India Buys Military Vehicles From Russia

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Indian Defense Minister Manohar Parrikar will leave for Moscow and St. Petersburg Friday, October 30 to finalize two defense deals part of an over Rs 12,000 crore (over $1.8 billion USD) to acquire new equipment that was just approved by the Defense Acquisitions Council (DAC). This comes ahead of the planned December visit by Indian Prime Minister Narendra Modi to Russia and is also believed will help set the agenda for that future event. Additionally, it is reported that both countries will sign an agreement on Russia leasing another nuclear-powered submarine to India this December.

Some of the planned defense spending is meant to bridge gaps in the combat capabilities of the Indian Armed Forces. While India has a thriving indigenous defense industry, it has been beset by numerous problems which have served to seriously set back projects far beyond planned deadlines. As a result, New Delhi is increasingly forced to turn to external sources such as Russia for hardware. An overwhelming majority of India’s military equipment is sourced from Russia, either built there or domestically produced in India under license. Additionally, apart from the acquisition of weaponry and technology, a number of advanced projects between both countries are currently in advanced stages. Without a doubt, the India-Russia defense relationship is of great importance to the Russian economy and India’s armed forces.

Approved Defense Deals

Two major military purchases are expected to be finalized in Moscow in the coming days while discussions are expected on a variety of other possible future deals. The two deals with Russia involve an upgrade of India’s aerial fleet of Russian-designed transports and tankers and the purchase of new infantry combat vehicles (IFVs). In addition, the DAC also approved the acquisition of two more multiple launch rocket system (MLRS) regiments, new multi-purpose vessels for the navy and an upgrade to existing surface-to-air missile (SAM) systems. According to unnamed defense sources, some of the acquisition projects are intended to “overcome hollowness” in the Indian Armed Forces.

Deals with Russia

The larger of the deals worth Rs 4,250 crore is for a wide range of improvements to the Ilyushin Il-78 aerial refueling tankers and Il-76 (Candid) strategic transports of the Indian Air Force (IAF). In addition to enhanced avionics, the fleet will receive various upgrades extending their service life by 20 years. On the receiving end of most improvements are the IAFs Il-87s which will be fitted with new engines to help increase their range in addition to other modifications that will allow for greater fuel loads. It is likely the new engines will be PS 90 power plants that will provide enough lifting thrust to increase the load carrying ability of each aircraft by almost two tons.

The IAF has 14 Il-76 transports, three Il-76s fitted for AWAC (Airborne Warning and Control System) duties, three Il-76s deployed by the Aviation Research Center and six Il-78 tankers. For over two years, the IAF has failed to finalize a deal with European aircraft manufacturer Airbus to provide six new generation tankers under the Multi Role Tanker Transport (MRTT) project. With no progress being made on that deal due to pricing issues, the planned modernization of the IAFs existing tankers will at the least provide a stop-gap measure until new aircraft can be procured.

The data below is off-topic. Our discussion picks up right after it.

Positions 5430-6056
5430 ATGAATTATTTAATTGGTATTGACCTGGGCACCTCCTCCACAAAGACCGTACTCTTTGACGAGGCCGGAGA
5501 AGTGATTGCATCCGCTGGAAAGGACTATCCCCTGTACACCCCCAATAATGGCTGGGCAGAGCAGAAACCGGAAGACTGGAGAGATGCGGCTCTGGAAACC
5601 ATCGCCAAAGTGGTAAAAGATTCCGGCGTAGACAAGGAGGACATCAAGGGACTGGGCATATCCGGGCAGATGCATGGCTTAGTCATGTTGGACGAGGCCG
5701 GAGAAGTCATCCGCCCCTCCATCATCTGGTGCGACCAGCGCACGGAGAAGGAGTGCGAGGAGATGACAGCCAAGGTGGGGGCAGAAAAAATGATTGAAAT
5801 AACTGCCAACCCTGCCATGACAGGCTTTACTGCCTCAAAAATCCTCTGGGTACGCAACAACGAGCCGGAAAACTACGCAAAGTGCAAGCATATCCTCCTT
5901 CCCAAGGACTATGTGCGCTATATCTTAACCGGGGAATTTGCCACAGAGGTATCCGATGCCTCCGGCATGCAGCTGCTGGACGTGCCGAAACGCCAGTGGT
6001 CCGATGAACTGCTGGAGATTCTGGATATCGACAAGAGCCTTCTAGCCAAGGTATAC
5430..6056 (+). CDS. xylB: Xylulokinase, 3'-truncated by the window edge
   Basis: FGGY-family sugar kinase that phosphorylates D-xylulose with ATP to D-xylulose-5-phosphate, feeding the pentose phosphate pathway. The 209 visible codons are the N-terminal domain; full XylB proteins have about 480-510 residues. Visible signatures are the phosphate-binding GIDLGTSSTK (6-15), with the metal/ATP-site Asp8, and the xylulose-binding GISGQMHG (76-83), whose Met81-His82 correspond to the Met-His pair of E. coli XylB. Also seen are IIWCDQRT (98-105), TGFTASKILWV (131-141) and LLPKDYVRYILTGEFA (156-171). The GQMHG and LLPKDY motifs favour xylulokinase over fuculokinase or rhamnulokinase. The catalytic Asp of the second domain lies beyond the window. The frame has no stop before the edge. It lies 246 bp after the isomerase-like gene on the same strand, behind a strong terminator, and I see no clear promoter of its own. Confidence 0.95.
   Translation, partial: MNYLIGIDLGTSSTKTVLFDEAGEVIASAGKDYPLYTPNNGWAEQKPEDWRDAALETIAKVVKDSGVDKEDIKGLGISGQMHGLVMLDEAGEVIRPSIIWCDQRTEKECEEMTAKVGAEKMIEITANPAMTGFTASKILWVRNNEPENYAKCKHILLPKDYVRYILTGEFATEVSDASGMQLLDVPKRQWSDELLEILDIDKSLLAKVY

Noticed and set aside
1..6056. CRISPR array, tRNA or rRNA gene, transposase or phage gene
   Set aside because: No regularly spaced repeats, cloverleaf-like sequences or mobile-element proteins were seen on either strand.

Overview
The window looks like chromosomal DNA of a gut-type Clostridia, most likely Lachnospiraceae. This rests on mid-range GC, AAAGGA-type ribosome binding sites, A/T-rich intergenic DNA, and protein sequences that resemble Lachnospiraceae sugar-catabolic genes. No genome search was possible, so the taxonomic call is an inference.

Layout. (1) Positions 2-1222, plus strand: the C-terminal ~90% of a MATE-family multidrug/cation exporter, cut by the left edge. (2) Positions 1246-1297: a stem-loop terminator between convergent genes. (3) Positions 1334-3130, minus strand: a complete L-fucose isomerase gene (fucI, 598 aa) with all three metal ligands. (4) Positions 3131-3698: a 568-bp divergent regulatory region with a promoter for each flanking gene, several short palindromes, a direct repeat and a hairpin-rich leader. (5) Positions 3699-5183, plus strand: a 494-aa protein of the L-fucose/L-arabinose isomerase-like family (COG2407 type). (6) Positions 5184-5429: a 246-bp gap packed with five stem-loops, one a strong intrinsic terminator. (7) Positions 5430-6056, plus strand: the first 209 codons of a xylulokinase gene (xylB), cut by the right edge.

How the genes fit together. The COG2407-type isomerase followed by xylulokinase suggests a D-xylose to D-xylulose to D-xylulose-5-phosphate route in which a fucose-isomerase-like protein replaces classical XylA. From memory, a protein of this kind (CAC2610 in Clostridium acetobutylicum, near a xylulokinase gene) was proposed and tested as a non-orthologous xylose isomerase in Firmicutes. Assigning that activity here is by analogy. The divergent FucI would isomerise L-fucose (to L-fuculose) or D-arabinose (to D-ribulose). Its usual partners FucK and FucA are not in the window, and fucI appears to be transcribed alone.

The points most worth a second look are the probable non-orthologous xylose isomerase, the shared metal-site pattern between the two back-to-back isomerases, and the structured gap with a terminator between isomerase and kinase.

The second deal with Russia concerns the acquisition of 149 BMP-2 IFVs for the army at a cost of Rs 924 crore.  The decision to purchase these IFVs came as a result of an amendment to the “acceptance of necessity” (AoN) that was originally granted for Indian licensed production by the Ordnance Factory Board of 363 of the same IFVs.

Earlier this month, due to over five years of delays in the Future ICV (FICV) program, the Indian Army made clear its intention to accelerate the upgrade of 1,000-1,200 aging license-built BMP-2/2K “Sarath” IFVs to BMP-2M standard through the enhancement of their armament and fitting of more powerful engines. The FICV program has been beset by problems, one of them being its restriction to domestic companies and the eventual realization that foreign collaboration is necessary in several areas.

Domestic Deals

Several projects not involving Russia have also been approved by the DAC. The Indian Army will add two additional Pinaka MLRS regiments (each regiment has 18 Pinaka launchers and associated systems) at a cost of Rs 3,306 crore to boost its medium-range, high volume firepower.  Manufactured by the Indian companies Tata and Larsen & Toubro (L&T), each Pinaka rocket can carry a 100kg payload to a maximum range of 40 kilometers.

The Indian Navy will replace its aging ocean-going tug force with four new 3,500 ton multi-purpose vessels at a total cost of Rs 2,800 crore. The existing Rs 1,500 crore plan to acquire two deep-submergence rescue vessels (DSRVs) has also been extended. These DSRVs will provide the navy with the ability to affect rescue missions of stricken submarines at deep depths and the acquisition of them has been in the planning stage for well over a decade though little progress has been made. Discussed later, the increasing frequency of reliability and safety problems in India’s submarine fleet make the need for DSRVs all the more apparent.

Additionally, Rs 1,800 has been budgeted to the “digitization” of 25 units of its ageing three-decades old Soviet-era Pechora SAM systems. This upgrade will extend the lifespan of the system by another decade and will see the replacement of existing analogue systems with digitized processors and data-links among other systems. The Indian Air Force intends to replace the Pechora with the final product of the now $2 billion USD Indo-Israeli Medium Range SAM (MRSAM) project which has been beset by repeated delays and initial test failures.

Possible Future Deals with Russia

While Parrikar’s Moscow visit will see the finalization of the two approved deals, it is expected that other possible future defense procurement deals will be discussed. These include utility helicopters, the lease of a nuclear submarine, two new diesel submarines and advanced SAM systems. On Thursday, Parrikar said in an interview with Russian state-owned TASS “..the project for joint production of Kamov Ka-226 helicopters. I hope to use my visit to have it inked on paper when the prime minister arrives. Also the purchase of S-400 missile systems. We anticipate these projects to be coordinated by next month.”

India Buys Military Vehicles From Russia